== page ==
every object continues its state of rest or uniform motion as long as no net force acts on it
Koushuu hates physics. He hates science in general, but physics is, unfortunately, the ultimate victim of his loathing. There’s something about the textbook in front of him (Giancoli, first on his enemy list) that makes it seem like he’s being mocked. Taku would tell him he’s exaggerating, and maybe he is, but Koushuu sees no point in studying invisible forces. Not when his high school enrollment paper was as blank as his physics homework. Koushuu was always used to calling the shots, that was his job as a catcher after all. But, for once, he wished someone else gave him the signs. A notification from his phone stops his train of thought.
taku: are you going to the baseball game?
In all honesty, he didn’t want anything to do with baseball right now. The image of his former coach across the field was seared into his brain, wrapping his heart in bitterness and chasing away whatever love he had for the sport. Ever since they won said game, Koushuu has found himself questioning what exactly he wanted . His mind has been in this state of chaos for a while.
taku: it’s better than glaring at your physics book though
koushuu: ...i wasn’t
Of course, Koushuu goes. And of course, Taku finds him. He wonders if physics can explain the near-telepathic communication they have going on, but he supposes there are things that are just products of time.
“Gave up on your homework?” Takuma teases with no actual heat. Koushuu simply gives him a pointed glance, refusing to acknowledge the still blank physics homework back at home. It’s only when he’s seated does he notice the gloomy weather, never a good sign for a baseball game. Maybe not a good sign at all, Koushuu thinks grimly. Truth be told, this match was more than an escape from the deadly claws of Isaac Newton.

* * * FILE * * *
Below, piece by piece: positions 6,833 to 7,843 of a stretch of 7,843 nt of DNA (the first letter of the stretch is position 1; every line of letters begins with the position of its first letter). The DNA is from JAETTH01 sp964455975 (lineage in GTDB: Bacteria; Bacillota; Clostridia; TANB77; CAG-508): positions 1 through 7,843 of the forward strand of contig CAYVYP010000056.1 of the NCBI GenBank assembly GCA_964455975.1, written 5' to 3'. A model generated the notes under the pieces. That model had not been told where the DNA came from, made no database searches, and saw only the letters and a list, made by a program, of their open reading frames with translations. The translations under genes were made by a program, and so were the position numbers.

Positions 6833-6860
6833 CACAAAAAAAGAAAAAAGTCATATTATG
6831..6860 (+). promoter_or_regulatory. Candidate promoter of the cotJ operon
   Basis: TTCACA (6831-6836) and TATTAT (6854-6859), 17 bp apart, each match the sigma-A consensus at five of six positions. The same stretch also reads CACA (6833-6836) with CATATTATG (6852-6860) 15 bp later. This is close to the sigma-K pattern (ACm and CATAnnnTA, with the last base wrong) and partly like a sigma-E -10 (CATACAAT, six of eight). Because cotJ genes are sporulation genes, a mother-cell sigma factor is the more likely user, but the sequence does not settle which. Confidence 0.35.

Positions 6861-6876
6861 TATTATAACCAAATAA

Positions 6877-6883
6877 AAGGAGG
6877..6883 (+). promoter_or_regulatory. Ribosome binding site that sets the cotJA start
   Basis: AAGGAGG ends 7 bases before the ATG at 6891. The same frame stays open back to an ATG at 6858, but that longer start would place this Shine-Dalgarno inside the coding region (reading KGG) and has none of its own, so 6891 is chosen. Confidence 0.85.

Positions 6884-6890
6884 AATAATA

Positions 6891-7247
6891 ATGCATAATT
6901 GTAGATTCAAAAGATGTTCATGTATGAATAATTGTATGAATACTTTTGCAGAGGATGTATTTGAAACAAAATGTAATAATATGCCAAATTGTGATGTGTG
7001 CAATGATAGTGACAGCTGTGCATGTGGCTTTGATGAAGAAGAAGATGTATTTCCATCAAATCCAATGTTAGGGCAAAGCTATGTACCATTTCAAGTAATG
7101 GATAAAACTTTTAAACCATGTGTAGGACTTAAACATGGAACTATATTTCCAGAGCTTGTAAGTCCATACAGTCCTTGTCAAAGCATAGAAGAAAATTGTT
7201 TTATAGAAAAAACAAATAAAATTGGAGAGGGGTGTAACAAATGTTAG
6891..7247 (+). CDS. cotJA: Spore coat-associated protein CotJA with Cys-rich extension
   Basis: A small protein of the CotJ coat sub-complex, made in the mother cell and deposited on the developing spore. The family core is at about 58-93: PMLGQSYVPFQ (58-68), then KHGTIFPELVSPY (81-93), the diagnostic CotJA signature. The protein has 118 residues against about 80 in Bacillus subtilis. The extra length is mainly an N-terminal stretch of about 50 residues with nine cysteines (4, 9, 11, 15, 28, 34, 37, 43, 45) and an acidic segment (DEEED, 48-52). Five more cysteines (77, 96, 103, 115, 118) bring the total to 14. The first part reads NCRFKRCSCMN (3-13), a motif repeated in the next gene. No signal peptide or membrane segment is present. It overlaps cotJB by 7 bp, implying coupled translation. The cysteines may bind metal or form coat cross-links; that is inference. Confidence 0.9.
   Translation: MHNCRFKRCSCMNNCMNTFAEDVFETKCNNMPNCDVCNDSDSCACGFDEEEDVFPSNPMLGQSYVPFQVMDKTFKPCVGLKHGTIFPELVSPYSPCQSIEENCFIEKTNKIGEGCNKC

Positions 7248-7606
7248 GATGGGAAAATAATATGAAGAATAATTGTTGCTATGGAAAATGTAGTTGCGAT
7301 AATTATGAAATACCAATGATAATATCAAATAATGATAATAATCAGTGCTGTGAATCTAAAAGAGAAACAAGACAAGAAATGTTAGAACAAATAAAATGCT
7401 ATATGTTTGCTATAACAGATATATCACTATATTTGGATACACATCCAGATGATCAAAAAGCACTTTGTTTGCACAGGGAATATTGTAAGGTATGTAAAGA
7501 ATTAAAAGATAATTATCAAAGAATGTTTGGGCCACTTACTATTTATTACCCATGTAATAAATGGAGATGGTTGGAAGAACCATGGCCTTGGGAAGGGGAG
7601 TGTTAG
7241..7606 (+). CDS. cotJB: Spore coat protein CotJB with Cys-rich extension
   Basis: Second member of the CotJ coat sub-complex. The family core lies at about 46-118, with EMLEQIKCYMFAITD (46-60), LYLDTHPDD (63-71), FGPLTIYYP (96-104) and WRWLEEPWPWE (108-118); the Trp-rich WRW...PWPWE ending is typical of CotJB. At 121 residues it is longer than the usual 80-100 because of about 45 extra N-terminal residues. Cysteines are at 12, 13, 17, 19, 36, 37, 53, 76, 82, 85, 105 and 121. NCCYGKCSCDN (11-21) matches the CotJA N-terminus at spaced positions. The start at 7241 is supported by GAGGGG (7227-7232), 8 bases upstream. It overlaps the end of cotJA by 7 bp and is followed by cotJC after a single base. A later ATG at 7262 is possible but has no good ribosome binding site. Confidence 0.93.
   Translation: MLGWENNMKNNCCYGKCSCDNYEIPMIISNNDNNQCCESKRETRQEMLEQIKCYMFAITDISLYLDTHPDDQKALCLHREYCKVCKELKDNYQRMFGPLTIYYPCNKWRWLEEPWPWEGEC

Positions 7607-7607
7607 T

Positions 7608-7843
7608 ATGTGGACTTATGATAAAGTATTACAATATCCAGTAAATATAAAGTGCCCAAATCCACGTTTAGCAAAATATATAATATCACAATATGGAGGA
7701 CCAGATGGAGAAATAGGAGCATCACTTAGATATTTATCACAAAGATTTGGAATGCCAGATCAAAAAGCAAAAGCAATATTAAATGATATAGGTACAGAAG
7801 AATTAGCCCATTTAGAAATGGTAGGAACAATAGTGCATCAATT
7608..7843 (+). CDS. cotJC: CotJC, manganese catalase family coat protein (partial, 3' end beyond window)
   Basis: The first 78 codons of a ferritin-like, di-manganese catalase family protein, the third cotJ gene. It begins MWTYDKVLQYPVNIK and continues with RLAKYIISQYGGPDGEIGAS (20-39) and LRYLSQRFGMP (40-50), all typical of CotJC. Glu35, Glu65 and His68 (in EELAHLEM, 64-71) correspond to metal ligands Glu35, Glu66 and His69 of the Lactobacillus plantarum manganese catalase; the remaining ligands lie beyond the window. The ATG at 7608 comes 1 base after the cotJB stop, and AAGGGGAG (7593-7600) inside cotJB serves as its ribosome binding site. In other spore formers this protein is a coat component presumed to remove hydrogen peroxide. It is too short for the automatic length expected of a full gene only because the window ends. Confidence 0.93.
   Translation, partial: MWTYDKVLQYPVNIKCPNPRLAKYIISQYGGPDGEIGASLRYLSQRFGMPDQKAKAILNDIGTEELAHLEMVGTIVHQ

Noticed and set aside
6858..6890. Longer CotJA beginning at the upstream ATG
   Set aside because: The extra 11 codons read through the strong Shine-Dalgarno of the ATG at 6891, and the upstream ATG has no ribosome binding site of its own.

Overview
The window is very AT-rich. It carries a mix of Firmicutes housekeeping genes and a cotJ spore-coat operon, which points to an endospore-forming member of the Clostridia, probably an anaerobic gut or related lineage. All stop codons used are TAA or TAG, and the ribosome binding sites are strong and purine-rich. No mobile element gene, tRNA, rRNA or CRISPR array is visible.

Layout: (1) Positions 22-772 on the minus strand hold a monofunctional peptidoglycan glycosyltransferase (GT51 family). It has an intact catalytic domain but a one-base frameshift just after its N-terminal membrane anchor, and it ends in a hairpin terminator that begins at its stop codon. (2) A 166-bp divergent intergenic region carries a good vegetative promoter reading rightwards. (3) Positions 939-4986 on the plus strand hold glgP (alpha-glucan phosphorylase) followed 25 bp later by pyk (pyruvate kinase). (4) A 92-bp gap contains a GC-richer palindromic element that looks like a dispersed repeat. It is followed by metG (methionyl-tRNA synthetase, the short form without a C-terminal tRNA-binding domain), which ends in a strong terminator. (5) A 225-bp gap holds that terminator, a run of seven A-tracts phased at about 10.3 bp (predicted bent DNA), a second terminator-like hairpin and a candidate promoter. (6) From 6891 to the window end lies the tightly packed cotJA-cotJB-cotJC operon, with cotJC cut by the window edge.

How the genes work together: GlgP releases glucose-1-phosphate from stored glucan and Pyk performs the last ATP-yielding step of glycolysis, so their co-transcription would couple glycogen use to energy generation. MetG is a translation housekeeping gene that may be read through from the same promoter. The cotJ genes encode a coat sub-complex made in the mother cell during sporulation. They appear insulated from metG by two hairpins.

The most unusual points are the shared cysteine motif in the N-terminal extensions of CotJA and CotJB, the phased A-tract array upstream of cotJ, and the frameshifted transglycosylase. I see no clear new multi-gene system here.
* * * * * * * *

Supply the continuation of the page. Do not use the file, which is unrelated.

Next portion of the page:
He was hoping to find something, anything really, to disrupt this internal standstill he’s found himself in.
It seems like his hopes were rained on though, literally and figuratively. Despite his stellar pitching beforehand, the ace of Seidou finds himself in a rut after the break. Koushuu can’t blame him, anyone would find the heavy downpour annoying, but he can’t avoid the disappointment stirring in his gut. Maybe he shouldn’t have gone in the first place—
“Miyuki!” a shout is heard from the bullpen. The Seido coach is requesting a timeout, and beside him is a relief pitcher, sporting the number 18. There’s something magnetic about the newcomer, and Koushuu can’t help but be immediately drawn to his presence. After a minor scuffle with the ace refusing to get off the mound, #18 takes the stage.
He wasn’t able to watch the Koshien qualifiers, but Koushuu vaguely remembers talks of a pitcher who relentlessly threw to the inside corner. So it’s to his great surprise when all of the pitches went to the outside.
“Strike! Batter out!” Seido’s crowd goes wild, and Koushuu’s heart along with them. Besides one inside pitch that goes awry, #18 finishes his turn with a near flawless run, giving way to another relief pitcher (seriously, how many of those do they have?). Koushuu feels like those hypothetical metal balls in his physics textbook, suddenly met with force.
He doesn’t know the reason behind the game calling, maybe it was the battery’s way of saying that they don’t need inside pitches (which is petty, but Koushuu is no stranger to that sort of strategy). All he knows is that Seido has two interesting pitchers, and he feels his center of gravity shift.
the acceleration of an object is directly proportional to the net force acting on it, and is inversely proportional to its mass. the direction of the acceleration is in the direction of the net force acting on the object.
Koushuu is well aware of his prickly personality. He knows he’s not the most approachable person, if the distance between him and his classmates at Seido are anything to go by. He doesn’t mind though, being likable isn’t needed in baseball anyway. Plus, he had Taku, and he was the best social buffer Koushuu could ask for.